Andrei Navrozov

Andrei Navrozov

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Wednesday’s Child: On Schadenfreude

If on my deathbed somebody were to ask me whether I was ever able to formulate a universal principle of human intercourse, I would say yes, and it is that the people any man dislikes, which includes his enemies, are always more numerous than those he likes, which includes his friends and usually, though not necessarily, his immediate family. Our dislikes are many and various, and it is enough to mention just a couple of common vices, such as envy and jealousy, to appreciate that the number of their objects is only limited by the range of our acquaintance.  Add...

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Wednesday’s Child: Salem Alaikum

The Salem witch trials of the 1690’s have entered school textbooks as an episode of mass hysteria, an instance of the sort of fundamentalist extremism that today we associate with militant Islam.  The very fact that this episode – culminating as it did in a modest score of hangings – so stands out in the landscape of history as to have become a byword for vengeful ignorance only underscores the abiding tolerance of European civilization and its North American dilation. This does not mean, however, that the civilization in question was ever free from the herd instinct, which in the...

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Wednesday’s Child: Moral Borderlands

I was under the weather last week, and besides I thought the gentle reader might use a week’s rest from my compulsive ratiocination, so I did not post.  Weather is a big factor the closer one gets to Africa.  The sirocco arrives here bearing a fine sand dust from the Sahara that gets in everywhere, but worse than that, it makes one feel like a lemon squeezed dry, moscio, as the locals say, meaning flaccid, limp, flabby.  After a day or two, one finds oneself yearning for Siberia and the bracing touch of the bora. Sirocco makes people grumpy, irritable,...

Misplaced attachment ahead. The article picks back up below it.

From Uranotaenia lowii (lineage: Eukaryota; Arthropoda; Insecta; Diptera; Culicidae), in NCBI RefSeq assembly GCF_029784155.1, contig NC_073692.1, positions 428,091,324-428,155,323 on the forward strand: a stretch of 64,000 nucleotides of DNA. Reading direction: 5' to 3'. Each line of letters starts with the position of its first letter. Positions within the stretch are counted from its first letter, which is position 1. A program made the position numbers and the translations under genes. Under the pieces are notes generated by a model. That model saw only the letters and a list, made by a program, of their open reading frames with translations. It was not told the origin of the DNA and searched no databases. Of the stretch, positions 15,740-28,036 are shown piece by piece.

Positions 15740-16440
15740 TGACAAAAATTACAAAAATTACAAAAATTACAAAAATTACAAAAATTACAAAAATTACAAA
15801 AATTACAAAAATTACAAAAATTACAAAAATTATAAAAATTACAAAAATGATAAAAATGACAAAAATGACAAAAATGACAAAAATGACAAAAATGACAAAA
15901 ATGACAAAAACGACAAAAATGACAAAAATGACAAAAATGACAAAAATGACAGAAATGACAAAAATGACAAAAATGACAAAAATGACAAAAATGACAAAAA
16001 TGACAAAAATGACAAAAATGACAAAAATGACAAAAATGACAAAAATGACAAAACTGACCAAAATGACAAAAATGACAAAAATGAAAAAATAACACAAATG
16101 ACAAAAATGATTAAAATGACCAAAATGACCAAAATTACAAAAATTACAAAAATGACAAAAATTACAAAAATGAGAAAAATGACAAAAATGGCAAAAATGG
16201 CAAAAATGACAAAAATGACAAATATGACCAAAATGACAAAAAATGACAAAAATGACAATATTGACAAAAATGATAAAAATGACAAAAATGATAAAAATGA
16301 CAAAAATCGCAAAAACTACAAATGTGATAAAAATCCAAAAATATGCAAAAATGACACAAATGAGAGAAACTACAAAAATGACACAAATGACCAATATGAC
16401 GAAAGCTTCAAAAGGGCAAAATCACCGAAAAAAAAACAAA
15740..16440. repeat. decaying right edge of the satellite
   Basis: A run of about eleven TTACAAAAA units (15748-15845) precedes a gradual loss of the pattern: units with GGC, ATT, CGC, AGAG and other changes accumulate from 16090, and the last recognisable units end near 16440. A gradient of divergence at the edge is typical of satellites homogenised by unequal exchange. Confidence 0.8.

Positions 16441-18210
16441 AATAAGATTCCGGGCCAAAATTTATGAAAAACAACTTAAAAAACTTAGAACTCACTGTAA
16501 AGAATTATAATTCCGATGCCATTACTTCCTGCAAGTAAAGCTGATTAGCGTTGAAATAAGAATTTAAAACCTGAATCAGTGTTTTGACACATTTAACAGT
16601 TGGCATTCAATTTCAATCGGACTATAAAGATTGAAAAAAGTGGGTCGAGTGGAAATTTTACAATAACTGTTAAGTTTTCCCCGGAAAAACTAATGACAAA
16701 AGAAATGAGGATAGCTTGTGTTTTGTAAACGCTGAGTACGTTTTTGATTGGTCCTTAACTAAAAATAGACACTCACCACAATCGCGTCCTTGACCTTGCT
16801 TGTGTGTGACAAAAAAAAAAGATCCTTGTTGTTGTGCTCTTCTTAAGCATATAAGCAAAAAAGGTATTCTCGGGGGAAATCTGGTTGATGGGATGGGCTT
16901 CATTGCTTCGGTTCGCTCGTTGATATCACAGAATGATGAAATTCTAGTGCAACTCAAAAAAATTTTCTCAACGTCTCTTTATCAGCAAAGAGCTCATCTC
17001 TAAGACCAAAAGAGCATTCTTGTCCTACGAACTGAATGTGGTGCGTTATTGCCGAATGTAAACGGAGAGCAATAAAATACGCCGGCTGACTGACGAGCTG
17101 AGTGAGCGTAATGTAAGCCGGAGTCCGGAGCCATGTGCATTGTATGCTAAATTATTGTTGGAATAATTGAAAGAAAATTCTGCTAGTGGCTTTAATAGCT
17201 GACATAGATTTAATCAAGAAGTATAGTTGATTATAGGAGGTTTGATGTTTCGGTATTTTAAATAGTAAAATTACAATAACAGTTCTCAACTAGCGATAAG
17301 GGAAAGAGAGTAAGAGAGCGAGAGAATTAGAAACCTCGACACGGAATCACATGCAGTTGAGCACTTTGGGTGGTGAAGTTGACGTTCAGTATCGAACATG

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Wednesday’s Child: Chinsoc

“Ingsoc,” as the gentle reader may recall, was Newspeak for “English Socialism,” the ruling ideology in Orwell’s nightmare.  A modern version of that nightmare is already up and running in real time throughout mainland China under the official name of “System of Social Credit.”  Before long all mankind is expected to see the advantages of such a system, with most developed countries following China in implementing their own national versions of digital totalitarianism.  As I have written here on several occasions in the past, Russia, while behind China in this area of technology, is scheduled to launch a homespun analogue...

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Wednesday’s Child: A Man of the Future

Last week a 51-year-old man was briefly in police custody in the northwest of England for passing leaflets to shoppers of the fair sex in a town square. “No offence intended,” read the culprit’s appeal. “You are simply a female that caught my eye, and I don’t have the time to talk right now.” “I am not looking for a girlfriend or relationship,” ran his argument. “I am looking for a possible private arrangement.” This was followed, in case any of his readers might mistake his intentions in some unexpected way – for instance, spitefully misconstruing them as honorable –...